The World’s Third-Richest Man Has a Donald Trump Problem

LVMH boss Bernard Arnault has a problem—a Donald Trump problem.

The world’s third-richest man, 70, saw his $104 billion personal fortune slip by an estimated $1.6 billion on Tuesday after the U.S. Trade Representative announced tariffs of up to 100% on luxury French manufacturers, including LVMH-owned fashion houses Bulgari, Christian Dior, and Louis Vuitton and Champagne-maker Moët & Chandon.

Should they be implemented in January, the tariffs—launched in retaliation to France’s new Digital Services Tax (DST) on Silicon Valley giants such as Twitter, Google, Facebook and Amazon—will strike at the heart of Arnault’s sprawling business empire, which recorded total revenue of close to $52 billion in 2018, according to company figures.

On Tuesday, the share price of LVMH—which is 50% owned by Arnault—fell 1.5% following the tariff threat, costing the fashion magnate around $1.6 billion in a single day of trading. The stock has since gained back half the losses to stand at around $441 a share as of Thursday morning.

Data from Factset also showed the total market value of Arnault’s holdings as $104 billion on Tuesday, a dip of $4 billion from the previous Friday.

Change of fortune

The downward trajectories immediately follow upbeat news for Arnault, who just last week announced LVMH’s $16.2 billion deal for storied New York jeweler Tiffany. The deal will add yet another world-famous luxury brand to his portfolio of glamorous names, and push him closer to the title of “world’s richest person.”

Speaking on the first day of the NATO conference in London on Tuesday, Trump was unapologetic about his decision to target French luxury brands and directly criticized the French digital tax for targeting U.S. companies.

As sales surge at LVMH, its chief executive, Bernard Arnault, adds to his record-setting net worth.
Nicholas Kamm—AFP/Getty Images

“I’m not going to let anyone take advantage of American companies,” Trump told reporters of the tax that will introduce a 3% levy on the revenue earned in France by the tech titans, many of which are based in the U.S.

“I don’t want France to be taxing American companies. If anyone’s going to tax American companies, it’s us,” he added.

When the U.S. Trade Representative Ambassador Robert Lighthizer first mentioned the potential tariffs on Monday, the effect was immediate: shares in Arnault-owned Christian Dior dropped by 1.5% Tuesday, with rival luxury group Kering, owner of fashion icons Gucci, Yves Saint Laurent and Balenciaga, also losing around 1.9%. Shares in both Dior and Kerring have since recouped around three-quarters of their losses.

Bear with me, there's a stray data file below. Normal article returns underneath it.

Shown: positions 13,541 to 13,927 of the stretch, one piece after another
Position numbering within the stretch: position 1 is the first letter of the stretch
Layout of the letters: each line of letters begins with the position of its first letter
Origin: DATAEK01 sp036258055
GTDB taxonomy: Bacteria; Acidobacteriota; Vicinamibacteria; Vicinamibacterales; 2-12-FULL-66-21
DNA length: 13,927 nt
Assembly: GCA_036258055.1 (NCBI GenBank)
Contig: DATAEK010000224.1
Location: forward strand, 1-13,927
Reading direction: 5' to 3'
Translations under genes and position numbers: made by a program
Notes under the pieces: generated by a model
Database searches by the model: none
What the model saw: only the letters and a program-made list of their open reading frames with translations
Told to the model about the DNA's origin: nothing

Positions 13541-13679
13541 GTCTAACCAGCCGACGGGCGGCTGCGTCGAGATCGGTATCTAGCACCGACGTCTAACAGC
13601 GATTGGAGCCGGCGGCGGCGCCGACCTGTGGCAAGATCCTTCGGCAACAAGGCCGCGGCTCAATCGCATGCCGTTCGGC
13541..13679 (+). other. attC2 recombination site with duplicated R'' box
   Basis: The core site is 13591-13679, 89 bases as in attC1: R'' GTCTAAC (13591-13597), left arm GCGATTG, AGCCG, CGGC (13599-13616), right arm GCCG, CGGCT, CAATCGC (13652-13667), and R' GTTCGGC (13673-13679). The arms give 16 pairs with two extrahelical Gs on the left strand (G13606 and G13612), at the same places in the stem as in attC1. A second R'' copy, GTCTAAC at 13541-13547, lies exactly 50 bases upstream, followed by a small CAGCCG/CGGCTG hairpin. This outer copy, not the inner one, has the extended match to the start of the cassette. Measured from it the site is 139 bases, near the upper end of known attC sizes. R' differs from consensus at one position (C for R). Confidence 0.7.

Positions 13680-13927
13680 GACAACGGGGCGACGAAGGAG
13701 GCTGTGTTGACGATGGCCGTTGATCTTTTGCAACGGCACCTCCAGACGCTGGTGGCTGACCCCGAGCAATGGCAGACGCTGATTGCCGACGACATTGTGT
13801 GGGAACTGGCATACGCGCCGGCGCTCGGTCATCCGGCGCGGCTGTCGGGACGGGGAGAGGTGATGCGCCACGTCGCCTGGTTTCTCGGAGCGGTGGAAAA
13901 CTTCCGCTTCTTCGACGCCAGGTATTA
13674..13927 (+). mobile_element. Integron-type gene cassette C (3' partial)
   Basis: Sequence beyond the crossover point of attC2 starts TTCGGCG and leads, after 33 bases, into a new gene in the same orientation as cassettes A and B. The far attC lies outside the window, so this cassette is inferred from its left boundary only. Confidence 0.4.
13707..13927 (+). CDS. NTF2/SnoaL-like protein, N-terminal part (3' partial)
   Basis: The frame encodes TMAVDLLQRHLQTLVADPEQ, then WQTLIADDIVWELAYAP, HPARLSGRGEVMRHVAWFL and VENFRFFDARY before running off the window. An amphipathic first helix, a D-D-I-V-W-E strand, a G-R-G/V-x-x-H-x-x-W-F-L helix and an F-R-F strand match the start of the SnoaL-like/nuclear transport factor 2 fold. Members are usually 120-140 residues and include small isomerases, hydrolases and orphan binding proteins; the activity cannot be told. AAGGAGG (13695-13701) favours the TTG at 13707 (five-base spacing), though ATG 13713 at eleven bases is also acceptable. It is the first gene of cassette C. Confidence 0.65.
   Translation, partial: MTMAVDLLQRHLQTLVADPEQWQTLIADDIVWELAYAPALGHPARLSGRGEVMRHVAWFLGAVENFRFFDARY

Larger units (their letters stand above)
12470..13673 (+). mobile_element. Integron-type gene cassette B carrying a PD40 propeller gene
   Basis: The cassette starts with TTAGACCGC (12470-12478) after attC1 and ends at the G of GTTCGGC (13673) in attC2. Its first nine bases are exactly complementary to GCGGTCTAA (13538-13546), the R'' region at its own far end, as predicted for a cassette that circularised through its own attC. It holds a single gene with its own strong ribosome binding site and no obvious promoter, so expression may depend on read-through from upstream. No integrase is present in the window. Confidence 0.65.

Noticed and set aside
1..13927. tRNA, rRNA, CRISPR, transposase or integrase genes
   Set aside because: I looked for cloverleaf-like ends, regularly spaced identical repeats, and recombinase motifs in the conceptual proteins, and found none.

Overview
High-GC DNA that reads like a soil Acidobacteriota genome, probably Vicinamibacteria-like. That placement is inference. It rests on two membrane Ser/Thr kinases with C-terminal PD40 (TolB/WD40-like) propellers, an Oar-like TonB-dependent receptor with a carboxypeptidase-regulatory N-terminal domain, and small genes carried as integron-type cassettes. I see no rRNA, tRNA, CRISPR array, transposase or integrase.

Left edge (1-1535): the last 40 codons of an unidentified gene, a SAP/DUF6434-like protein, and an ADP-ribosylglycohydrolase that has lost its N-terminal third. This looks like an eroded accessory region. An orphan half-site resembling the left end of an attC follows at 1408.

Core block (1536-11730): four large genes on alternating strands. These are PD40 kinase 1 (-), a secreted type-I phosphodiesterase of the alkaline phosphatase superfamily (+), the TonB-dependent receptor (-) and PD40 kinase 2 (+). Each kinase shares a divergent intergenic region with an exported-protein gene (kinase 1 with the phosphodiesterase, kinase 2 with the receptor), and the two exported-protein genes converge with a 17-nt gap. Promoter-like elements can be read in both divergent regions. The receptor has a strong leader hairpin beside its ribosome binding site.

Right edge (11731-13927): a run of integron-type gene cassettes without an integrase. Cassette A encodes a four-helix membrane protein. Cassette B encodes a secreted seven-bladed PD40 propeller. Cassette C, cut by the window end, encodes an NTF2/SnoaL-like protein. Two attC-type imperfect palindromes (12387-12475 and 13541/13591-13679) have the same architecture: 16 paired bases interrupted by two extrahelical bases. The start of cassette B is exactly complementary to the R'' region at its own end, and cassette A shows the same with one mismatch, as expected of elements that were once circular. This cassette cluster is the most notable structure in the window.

A second hit

The new tariff threat is the second to hit France—and Arnault himself—in recent months. On October 18, the Trump administration imposed tariffs of 10% on large civil aircraft and 25% on European products ranging from whiskey and wine to handbags to men’s suits, in response to $18 billion in government subsidies provided to Airbus by France, Germany, Spain, and the U.K.—subsidies the World Trade Organization has deemed illegal.

This hit a variety of businesses—from Scottish Whiskey distillers to the makers of Roquefort and Gruyère cheese—but the blow to LVMH has been considerable because its Moët Hennessy department controls 26 separate wine and spirit makers, such as Dom Perignon, Krug, Veuve Clicquot, and Hennessy. Its vast fashion holdings also include an array of high-class leather goods manufactured for labels such as Givenchy, Kenzo and Louis Vuitton.

LVMH, parent of Louis Vuitton, is likely to get hit hard by U.S. tariffs, should they go into effective, given its broad portfolio of luxury brands. (Gabby Jones/Bloomberg via Getty Images)
Gabby Jones—Bloomberg via Getty Images

At the same time, the U.S. luxury goods sector is also a major LVMH market. According to Bloomberg data, U.S. shoppers snapped up $12.4 billion worth of LVMH goods in 2018—around 25% of its global sales.

The U.S.-France conflict that escalated this week strikes at the heart of the French luxury sector, which accounts for 4.1% of total French exports to the U.S, according to Panjiva, S&P Global Market Intelligence. In total, the proposed tariffs target 63 products with an approximate trade value of $2.4 billion. Among these, beauty products will be most affected, having recorded $842 million in U.S. imports over the past 12 months, followed by Champagne ($806 million) and handbags ($434 million).

While beauty giant France’s L’Oreal is the largest shipper of beauty products into the U.S., LVMH is likely to really feel the pain of the tariffs since its product range includes all three top affected categories.

LVMH did not immediately return Fortune‘s request for comment.

The firms in the firing line may find solace in the tariffs only being a threat at this point—they’re not guaranteed to go into effect—though tensions remain high.

“This is not the sort of behavior one expects from the United States with respect to one of its main allies, France, and to Europe in general,” French Economy Minister Bruno Le Maire told Radio Classique on Tuesday. “We were in contact yesterday with the European Union to ensure that if there are new American tariffs there will be a European response, a strong response,” he said.

For now, the conflict between the U.S. and France seems far from a resolution—and so, in turn, does Arnault’s pricey problem.

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